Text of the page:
Ars Technica are reporting that FCC Chairman Kevin Martin has declined to accept the MPAA’s request to allow selectable output control flags in streaming content during his tenure.
This is an undeniable win for consumers, as potentially up
to 20 million HDTVs could have suddenly stopped working for new on-demand movies had the FCC gone the other way.
Further, it poses little to no additional piracy threat to movie studios, since the proposed release timeline would have been months
after those movies already became available on other publicly-accessible pirate outlets.
Selectable output control (SOC) is a technology that would restrict a consumer’s ability to use particular output plugs on their devices for certain
types of content. For example, a movie studio could stop you from using your composite jacks to view a legally purchased on-demand movie over cable.
In his press conference, Chairman Martin acknowledged the analysis, indicating that he …
wasn’t ready to move forward with [SOC] in light of some of the concerns that were raised by the public interest groups.
It looks like Hollywood's bid to take over your home video system got a second wind this week. On Tuesday two top executives from Sony Television and Sony
Pictures, accompanied by an influential lobbyist, met with the Federal Communications Commission to talk up (PDF) "the advantages of expanded consumer choices in the marketplace" which would supposedly come with a waiver on the agency's ban on
Selectable Output Control. That bright idea originates with the Motion Pictures Association of America.
Hollywood's bid to force a yet-to-be-agreed-upon number of households to buy new home theater gear is back in business.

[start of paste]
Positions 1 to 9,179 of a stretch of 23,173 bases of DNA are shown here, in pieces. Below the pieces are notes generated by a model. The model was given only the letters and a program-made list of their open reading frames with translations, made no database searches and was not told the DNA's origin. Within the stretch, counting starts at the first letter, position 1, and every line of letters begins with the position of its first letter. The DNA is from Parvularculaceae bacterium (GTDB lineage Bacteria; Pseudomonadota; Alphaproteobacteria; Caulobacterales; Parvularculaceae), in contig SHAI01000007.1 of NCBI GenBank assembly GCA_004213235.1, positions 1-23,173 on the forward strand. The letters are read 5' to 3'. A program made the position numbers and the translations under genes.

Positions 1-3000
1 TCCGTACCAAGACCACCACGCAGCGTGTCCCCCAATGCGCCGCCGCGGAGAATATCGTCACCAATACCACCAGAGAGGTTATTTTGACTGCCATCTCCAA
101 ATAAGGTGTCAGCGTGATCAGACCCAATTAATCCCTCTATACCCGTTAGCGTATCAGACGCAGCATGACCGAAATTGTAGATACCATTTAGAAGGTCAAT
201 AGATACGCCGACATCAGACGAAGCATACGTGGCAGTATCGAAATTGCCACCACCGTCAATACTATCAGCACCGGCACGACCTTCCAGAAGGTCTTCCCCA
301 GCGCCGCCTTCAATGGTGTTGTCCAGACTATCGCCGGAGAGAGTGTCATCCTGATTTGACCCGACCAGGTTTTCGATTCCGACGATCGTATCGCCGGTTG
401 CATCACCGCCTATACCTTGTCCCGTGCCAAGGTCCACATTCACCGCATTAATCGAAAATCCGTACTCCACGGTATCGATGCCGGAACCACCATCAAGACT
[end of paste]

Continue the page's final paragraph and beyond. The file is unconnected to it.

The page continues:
The Motion Picture Association of America has once again asked the Federal Communications Commission for the right
to selectively control output streams to the TV entertainment systems of consumers. The pro-consumer purpose (!) request is to enable movie studios to offer millions of Americans in-home access to high-value, high definition video content, three MPAA biggies explained during a meeting they recently held with seven FCC Media Bureau staffers.
The film industry has been allowed to block outputs on home television equipment so studios can offer first-run movies while preventing viewers from making copies.
Temporarily disabling the outputs will enable a new business model that
wouldn't develop in the absence of such anti-piracy protection, the Federal Communications Commission (FCC) said in an order.
The FCC order will allow the big firms for the first time to take control of a consumer's TV set or set-top box,
blocking viewing of a TV program or motion picture, Gigi Sohn, president of Washington-based Public Knowledge, said in a statement.
The Motion Picture Association of America asked the FCC in 2008 for a waiver from rules against disabling video
outputs so that its members could send movies over cable and satellite services using secure and protected digital outputs, according to the trade group's petition at the agency.